Ultrathin multilayer textile structure with enhanced EMI shielding and air-permeable properties

Shi Hu (Corresponding Author), Dan Wang, Aravin Prince Periyasamy, Dana Kremenakova, Jiri Militky, Maros Tunak

Research output: Contribution to journalArticleScientificpeer-review

17 Citations (Scopus)

Abstract

A textile material’s electromagnetic interference (EMI) shielding effectiveness mainly depends on the material’s electrical conductivity and porosity. Enhancing the conductivity of the material surface can effectively improve the electromagnetic shielding effectiveness. However, the use of highly conductive materials increases production cost, and limits the enhancement of electromagnetic shielding effectiveness. This work aims to improve the EMI shielding effectiveness (EMSE) by using an ultrathin multilayer structure and the air-permeable textile MEFTEX. MEFTEX is a copper-coated non-woven ultrathin fabric. The single-layer MEFTEX SE test results show that the higher its mass per unit area (MEFTEX 30), the better its SE property between 56.14 dB and 62.53 dB in the frequency band 30 MHz–1.5 GHz. Through comparative testing of three groups samples, a higher electromagnetic shielding effect is obtained via multilayer structures due to the increase in thickness and decrease of volume electrical resistivity. Compared to a single layer, the EMI shielding effectiveness of five layers of MEFTEX increases by 44.27–83.8%. Due to its ultrathin and porous structure, and considering the balance from porosity and SE, MEFTEX 10 with three to four layers can still maintain air permeability from 2942 L/m2/s–3658 L/m2/s.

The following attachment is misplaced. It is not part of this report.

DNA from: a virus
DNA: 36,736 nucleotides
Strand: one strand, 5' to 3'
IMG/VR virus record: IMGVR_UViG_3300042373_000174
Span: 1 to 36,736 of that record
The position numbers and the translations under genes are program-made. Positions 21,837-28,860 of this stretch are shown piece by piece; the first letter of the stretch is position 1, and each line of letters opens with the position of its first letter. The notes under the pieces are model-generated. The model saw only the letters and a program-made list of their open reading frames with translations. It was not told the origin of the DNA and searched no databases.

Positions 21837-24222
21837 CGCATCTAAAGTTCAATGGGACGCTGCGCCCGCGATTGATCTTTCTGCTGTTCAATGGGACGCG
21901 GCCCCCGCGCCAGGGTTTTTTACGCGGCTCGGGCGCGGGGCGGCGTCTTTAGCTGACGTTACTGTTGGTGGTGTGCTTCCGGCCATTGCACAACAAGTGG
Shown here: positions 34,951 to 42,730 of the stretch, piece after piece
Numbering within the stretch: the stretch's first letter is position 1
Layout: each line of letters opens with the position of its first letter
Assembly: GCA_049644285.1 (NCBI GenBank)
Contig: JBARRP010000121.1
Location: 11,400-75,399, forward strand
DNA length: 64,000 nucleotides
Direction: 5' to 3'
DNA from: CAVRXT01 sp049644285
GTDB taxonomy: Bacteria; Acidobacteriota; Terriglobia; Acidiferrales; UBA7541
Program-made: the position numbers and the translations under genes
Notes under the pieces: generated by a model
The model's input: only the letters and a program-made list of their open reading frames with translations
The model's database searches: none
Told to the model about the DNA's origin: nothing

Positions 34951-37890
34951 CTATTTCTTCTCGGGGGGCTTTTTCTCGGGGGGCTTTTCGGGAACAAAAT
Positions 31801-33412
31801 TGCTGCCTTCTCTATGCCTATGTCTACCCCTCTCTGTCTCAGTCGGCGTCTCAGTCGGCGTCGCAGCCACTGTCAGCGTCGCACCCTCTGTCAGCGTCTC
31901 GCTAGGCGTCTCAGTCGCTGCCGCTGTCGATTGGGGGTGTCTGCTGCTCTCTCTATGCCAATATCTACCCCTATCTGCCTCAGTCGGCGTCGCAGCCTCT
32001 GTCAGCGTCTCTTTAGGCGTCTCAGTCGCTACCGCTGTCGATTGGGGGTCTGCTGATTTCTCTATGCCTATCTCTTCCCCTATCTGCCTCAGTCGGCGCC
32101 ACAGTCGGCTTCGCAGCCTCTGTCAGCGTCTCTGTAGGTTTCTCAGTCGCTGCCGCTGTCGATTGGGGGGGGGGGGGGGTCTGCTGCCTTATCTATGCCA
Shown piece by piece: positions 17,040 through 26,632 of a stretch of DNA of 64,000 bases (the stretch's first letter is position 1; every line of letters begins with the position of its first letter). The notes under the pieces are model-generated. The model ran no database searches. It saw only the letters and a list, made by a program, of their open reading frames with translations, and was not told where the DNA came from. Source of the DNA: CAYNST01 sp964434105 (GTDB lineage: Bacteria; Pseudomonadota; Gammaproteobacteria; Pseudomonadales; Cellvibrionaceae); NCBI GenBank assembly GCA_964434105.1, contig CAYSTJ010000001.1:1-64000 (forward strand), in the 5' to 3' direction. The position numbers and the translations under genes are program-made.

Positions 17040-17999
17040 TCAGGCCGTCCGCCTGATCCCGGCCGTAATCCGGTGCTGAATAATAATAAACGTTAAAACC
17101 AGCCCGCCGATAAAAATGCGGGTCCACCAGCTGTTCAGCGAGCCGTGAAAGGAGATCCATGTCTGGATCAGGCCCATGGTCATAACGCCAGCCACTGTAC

Original languageEnglish
Article number4176
JournalPolymers
Volume13
Issue number23
DOIs
Publication statusPublished - 29 Nov 2021
MoE publication typeA1 Journal article-refereed

Keywords

  • Air permeability
  • Electromagnetic shielding effectiveness
  • Multilayer structure
  • Porosity

Fingerprint

Dive into the research topics of 'Ultrathin multilayer textile structure with enhanced EMI shielding and air-permeable properties'. Together they form a unique fingerprint.

Cite this